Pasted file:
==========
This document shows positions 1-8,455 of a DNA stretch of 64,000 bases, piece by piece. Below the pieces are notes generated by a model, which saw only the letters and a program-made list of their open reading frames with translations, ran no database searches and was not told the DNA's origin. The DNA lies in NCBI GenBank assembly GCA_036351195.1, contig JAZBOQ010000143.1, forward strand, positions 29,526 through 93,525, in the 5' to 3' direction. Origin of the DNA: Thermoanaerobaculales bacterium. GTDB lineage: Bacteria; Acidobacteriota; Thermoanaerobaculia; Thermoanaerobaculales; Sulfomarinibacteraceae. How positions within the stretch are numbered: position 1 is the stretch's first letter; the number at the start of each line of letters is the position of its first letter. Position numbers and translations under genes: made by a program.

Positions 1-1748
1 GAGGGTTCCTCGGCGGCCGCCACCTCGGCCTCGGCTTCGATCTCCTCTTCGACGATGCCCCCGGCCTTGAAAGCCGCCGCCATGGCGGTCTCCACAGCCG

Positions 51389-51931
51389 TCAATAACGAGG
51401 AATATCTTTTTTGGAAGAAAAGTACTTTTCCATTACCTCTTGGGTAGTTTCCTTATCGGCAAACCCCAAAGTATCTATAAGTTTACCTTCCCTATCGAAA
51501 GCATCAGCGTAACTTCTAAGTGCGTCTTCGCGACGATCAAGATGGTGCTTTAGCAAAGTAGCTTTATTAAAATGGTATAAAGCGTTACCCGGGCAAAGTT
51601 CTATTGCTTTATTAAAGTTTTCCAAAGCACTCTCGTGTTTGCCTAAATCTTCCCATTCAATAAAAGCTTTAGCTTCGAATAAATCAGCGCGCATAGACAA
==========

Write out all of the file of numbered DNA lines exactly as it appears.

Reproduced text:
This document shows positions 1-8,455 of a DNA stretch of 64,000 bases, piece by piece. Below the pieces are notes generated by a model, which saw only the letters and a program-made list of their open reading frames with translations, ran no database searches and was not told the DNA's origin. The DNA lies in NCBI GenBank assembly GCA_036351195.1, contig JAZBOQ010000143.1, forward strand, positions 29,526 through 93,525, in the 5' to 3' direction. Origin of the DNA: Thermoanaerobaculales bacterium. GTDB lineage: Bacteria; Acidobacteriota; Thermoanaerobaculia; Thermoanaerobaculales; Sulfomarinibacteraceae. How positions within the stretch are numbered: position 1 is the stretch's first letter; the number at the start of each line of letters is the position of its first letter. Position numbers and translations under genes: made by a program.

Positions 1-1748
1 GAGGGTTCCTCGGCGGCCGCCACCTCGGCCTCGGCTTCGATCTCCTCTTCGACGATGCCCCCGGCCTTGAAAGCCGCCGCCATGGCGGTCTCCACAGCCG

Positions 51389-51931
51389 TCAATAACGAGG
51401 AATATCTTTTTTGGAAGAAAAGTACTTTTCCATTACCTCTTGGGTAGTTTCCTTATCGGCAAACCCCAAAGTATCTATAAGTTTACCTTCCCTATCGAAA
51501 GCATCAGCGTAACTTCTAAGTGCGTCTTCGCGACGATCAAGATGGTGCTTTAGCAAAGTAGCTTTATTAAAATGGTATAAAGCGTTACCCGGGCAAAGTT
51601 CTATTGCTTTATTAAAGTTTTCCAAAGCACTCTCGTGTTTGCCTAAATCTTCCCATTCAATAAAAGCTTTAGCTTCGAATAAATCAGCGCGCATAGACAA